Saturday, 7 November 2015

Batman, Volume 6: Graveyard Shift Review (Scott Snyder, Greg Capullo)


Most of Scott Snyder and Greg Capullo’s acclaimed Batman run has been one event story after another: The Court of Owls, Death of the Family, Zero Year, and Endgame. But there have been a few random issues appearing in between the arcs to give readers a bit of a breather before launching into the next one – those are collected in this volume, the generically-titled Graveyard Shift. And, like many short story collections, it’s an uneven mix of quality. 

First off: Snyder and Capullo’s contributions unfortunately only make up a portion of the comics in this book with the majority being written/drawn by a variety of different creators. Their Zero Year tie-in was pretty nice with Bruce as a fledgling Batman yet again going up against the Red Hood gang. There’s also a WTF story (in 2013 DC did a gimmicky WTF month of bizarre covers/stories – generally it sucked) that stars a regular Batman villain though it’s not that great and totally pointless. However it does feature The Reaper (from Mike Barr’s infamous Batman: Year Two) which made me laugh because he’s just the worst (Fear… The Reaper!), and a prototype of the Batman Beyond outfit makes a cameo. Capullo makes it look stunning too, can we have a Snyder/Capullo Batman Beyond series please?!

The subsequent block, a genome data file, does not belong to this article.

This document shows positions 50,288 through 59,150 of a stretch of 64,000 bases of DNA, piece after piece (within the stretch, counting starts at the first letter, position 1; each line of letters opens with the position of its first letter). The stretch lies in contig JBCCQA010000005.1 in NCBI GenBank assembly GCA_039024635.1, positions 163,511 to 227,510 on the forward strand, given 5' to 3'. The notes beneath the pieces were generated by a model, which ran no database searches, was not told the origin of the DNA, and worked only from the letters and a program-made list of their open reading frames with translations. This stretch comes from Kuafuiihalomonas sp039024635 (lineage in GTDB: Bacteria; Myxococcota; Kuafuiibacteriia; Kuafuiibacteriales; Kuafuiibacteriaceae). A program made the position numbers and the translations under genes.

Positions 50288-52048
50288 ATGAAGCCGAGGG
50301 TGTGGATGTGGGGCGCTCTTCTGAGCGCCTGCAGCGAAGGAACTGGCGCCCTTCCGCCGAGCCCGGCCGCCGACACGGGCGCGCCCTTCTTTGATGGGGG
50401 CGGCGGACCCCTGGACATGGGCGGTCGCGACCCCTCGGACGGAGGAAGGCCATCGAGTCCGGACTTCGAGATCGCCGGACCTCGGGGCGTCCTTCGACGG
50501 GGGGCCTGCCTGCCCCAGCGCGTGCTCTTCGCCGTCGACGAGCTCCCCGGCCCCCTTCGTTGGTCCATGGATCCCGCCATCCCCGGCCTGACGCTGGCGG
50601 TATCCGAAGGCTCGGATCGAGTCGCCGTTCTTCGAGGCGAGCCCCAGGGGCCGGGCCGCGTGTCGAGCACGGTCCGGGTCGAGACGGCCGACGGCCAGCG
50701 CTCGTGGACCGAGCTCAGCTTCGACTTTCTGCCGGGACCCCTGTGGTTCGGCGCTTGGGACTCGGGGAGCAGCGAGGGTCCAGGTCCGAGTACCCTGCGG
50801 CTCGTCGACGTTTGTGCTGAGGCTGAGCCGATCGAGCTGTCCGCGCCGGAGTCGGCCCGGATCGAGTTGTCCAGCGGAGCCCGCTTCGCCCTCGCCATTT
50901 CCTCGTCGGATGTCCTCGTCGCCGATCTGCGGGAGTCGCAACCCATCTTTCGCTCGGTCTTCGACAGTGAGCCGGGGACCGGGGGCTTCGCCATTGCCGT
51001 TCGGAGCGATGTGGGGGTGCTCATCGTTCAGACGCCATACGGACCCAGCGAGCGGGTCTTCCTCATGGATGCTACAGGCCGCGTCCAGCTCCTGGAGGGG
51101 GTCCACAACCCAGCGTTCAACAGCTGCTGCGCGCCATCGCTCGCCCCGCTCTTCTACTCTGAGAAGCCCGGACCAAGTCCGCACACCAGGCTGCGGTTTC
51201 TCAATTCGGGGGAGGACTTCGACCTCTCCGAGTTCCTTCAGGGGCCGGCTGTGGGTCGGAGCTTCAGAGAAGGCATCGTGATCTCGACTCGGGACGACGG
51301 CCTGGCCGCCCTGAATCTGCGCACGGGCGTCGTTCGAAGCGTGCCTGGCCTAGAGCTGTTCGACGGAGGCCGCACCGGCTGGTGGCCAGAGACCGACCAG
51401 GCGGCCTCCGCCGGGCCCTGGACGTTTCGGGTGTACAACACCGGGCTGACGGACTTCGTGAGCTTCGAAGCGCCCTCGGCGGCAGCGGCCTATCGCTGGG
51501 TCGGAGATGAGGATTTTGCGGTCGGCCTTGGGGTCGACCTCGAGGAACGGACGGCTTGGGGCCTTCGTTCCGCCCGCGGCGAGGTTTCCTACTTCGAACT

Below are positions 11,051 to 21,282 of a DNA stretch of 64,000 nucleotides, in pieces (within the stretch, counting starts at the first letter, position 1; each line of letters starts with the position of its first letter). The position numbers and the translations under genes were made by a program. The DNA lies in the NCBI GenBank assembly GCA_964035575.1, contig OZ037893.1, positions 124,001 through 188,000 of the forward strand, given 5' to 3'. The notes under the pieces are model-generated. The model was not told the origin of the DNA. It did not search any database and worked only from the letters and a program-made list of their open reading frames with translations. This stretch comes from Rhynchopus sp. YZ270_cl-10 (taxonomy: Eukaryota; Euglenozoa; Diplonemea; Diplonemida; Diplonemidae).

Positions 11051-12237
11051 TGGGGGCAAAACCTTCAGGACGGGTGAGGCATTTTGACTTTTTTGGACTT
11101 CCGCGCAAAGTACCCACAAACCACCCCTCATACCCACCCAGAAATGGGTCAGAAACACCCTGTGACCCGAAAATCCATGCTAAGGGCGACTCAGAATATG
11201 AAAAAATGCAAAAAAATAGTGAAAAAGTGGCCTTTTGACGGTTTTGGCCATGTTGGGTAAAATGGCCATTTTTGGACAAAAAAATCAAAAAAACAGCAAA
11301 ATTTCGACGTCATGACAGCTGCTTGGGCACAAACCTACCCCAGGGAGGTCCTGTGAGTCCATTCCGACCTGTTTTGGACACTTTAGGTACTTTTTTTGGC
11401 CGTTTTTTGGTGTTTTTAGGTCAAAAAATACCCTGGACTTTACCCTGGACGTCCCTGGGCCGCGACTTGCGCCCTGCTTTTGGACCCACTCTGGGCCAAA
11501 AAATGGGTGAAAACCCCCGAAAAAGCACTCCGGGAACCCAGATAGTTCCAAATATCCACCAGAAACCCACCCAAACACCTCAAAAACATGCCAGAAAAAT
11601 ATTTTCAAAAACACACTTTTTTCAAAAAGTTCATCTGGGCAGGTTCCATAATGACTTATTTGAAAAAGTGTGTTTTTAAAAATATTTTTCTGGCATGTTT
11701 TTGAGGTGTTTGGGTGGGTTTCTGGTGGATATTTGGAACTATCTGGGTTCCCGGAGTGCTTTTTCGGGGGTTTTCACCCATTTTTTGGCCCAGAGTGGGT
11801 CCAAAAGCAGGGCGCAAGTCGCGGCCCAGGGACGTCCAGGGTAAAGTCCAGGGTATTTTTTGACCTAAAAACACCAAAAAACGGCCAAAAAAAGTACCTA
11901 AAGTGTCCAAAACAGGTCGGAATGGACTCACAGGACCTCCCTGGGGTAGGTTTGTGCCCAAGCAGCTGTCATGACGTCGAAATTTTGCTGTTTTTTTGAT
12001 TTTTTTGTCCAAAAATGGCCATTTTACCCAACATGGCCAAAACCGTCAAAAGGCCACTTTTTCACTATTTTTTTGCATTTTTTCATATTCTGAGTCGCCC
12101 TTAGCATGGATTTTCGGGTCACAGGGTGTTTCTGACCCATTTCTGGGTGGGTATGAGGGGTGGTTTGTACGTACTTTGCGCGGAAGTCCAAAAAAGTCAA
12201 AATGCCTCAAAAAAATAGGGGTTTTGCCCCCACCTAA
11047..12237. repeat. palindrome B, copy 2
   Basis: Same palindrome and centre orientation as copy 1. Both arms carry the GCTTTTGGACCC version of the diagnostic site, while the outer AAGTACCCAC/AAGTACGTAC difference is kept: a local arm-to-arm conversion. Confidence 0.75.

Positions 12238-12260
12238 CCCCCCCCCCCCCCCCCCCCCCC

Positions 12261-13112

Disappointingly, those are the best issues in this volume. James Tynion IV and Andy Clarke do a short about Dick, Jason, Tim and Barbara seeing the Bat symbol as kids and being awestruck by it. Harper Row tries to be Batman’s new partner (several issues coincide with Damian Wayne’s death) and he promptly breaks her nose – charming! 

Batman fights dogs injected with venom, he teams up with Superman to fight an evil spirit, there’s an extra-long/extra-tedious story about an Arkham inmate called The Anchoress (whose motivations don’t make a lick of sense), and he takes down a bland murderer who’s targeting Leslie Thompkins’ patients. They’re just throwaway stories that are hard to care about for that very reason. The book does feature some premier artistic talent though with the likes of Alex Maleev, Andy Kubert, Matteo Scalera and Wes Craig producing fine work. 

Graveyard Shift closes out with an episode from Batman Eternal set in the future where Batman’s accepted Harper as his new partner – now calling herself Bluebird – and they drop in on a mob club. The final page reveal isn’t much of a secret if you’ve already read Batman Eternal but it’s a decent issue anyway, written by Snyder and drawn by Dustin Nguyen. 

Your mileage may vary but for me this was a very average Batman collection that fans of the Legends of the Dark Knight series will enjoy the most. Just don’t expect the same exciting, tightly-structured book-length narratives from Snyder/Capullo’s previous Batman volumes in Graveyard Shift.

Batman, Volume 6: Graveyard Shift

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